Ares among the Greek peoples was least favored because of his brutal nature. He was seen as a mercenary of sorts, filled with rage and lust for blood. He was seen as unappeasable and fickle, supporting one side at one time, but changing sides at another time, just so he could shed blood and cause war.
Ares also had quite the interesting love life. Though he was never married, he had several relationships. Plus all of these relationships were never one night stands, as many of these were somewhat committed relationships, relationships that bore him several children. Also much unlike numerous other gods, Ares did not use deceit or trickery in order to attain his love affairs. He never abducted, raped, or tricked a woman for his love.
Ares most famous and most long-term love affair was the with the goddess of beauty Aphrodite. Even though Aphrodite was already married to Hepheastus, she saw much of the handsome Ares (a big improvement from the blacksmith Hepheastus who is considered very ugly). From their relationship they had several children, including Harmonia who would grow up to become the fearless leader and mother of a tribe of fearsome warrior women, the Amazonians.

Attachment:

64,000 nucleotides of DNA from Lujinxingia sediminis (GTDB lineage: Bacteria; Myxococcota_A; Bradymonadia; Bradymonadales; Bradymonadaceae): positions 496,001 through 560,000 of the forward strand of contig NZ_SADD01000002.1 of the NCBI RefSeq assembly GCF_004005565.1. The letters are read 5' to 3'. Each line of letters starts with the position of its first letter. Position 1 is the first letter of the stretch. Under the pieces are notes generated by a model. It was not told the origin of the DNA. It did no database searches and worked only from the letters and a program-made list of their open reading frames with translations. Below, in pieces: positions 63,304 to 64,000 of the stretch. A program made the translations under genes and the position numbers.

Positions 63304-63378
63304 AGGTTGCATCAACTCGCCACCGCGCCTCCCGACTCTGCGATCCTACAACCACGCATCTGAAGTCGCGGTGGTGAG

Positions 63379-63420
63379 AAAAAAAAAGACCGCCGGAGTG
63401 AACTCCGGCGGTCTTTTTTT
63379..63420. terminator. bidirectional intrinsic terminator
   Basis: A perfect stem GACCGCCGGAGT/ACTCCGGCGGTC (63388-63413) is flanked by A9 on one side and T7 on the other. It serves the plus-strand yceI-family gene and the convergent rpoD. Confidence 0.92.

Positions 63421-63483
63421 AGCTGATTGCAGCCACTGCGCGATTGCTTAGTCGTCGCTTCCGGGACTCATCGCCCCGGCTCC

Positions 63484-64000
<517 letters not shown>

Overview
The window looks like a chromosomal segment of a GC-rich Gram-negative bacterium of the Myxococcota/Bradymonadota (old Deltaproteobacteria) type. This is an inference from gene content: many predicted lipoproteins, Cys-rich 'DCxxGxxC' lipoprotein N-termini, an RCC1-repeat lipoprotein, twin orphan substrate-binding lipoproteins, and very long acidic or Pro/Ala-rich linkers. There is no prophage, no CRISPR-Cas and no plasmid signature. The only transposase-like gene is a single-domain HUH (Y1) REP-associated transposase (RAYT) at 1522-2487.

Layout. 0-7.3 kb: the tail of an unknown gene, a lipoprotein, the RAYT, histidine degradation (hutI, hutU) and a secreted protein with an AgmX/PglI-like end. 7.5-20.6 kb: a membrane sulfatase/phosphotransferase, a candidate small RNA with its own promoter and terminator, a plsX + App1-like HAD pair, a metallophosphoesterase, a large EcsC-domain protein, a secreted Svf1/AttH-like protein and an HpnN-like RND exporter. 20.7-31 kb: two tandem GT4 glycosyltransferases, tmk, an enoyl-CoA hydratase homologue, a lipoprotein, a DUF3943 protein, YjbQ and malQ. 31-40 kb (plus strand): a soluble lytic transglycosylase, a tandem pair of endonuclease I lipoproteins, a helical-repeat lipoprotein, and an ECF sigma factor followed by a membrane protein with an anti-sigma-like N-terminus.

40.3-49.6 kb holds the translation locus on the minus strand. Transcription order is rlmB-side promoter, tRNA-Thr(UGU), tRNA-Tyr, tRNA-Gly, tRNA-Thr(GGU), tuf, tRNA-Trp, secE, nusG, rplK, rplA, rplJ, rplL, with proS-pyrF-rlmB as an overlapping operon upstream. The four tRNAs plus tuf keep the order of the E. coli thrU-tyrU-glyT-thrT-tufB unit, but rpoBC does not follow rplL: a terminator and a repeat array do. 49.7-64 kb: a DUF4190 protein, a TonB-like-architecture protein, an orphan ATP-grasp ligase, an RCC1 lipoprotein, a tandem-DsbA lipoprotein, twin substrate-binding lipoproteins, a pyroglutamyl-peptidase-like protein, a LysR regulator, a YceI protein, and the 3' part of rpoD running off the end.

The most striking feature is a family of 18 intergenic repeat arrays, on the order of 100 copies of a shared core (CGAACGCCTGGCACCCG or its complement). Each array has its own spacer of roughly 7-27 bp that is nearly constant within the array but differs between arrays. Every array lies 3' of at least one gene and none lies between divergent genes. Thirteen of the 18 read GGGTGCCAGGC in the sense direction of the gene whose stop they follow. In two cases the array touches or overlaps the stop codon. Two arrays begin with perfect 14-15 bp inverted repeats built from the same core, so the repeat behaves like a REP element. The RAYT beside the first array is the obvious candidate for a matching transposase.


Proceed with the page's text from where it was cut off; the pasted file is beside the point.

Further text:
Not surprisingly Ares was very well known for the many conflicts he was embroiled in. During the Trojan War Ares joined the war on the side of the Trojans against the Greeks as a show of support for Aphrodite. Although this may have gotten him brownie points with Aphrodite the other Olympians were none too pleased, as most supported the Greeks. In battle he charged Athena who had been taunting him during the battle. During his advance Athena picked a large stone and flung it at Ares stopping his advance and knocking him unconscious.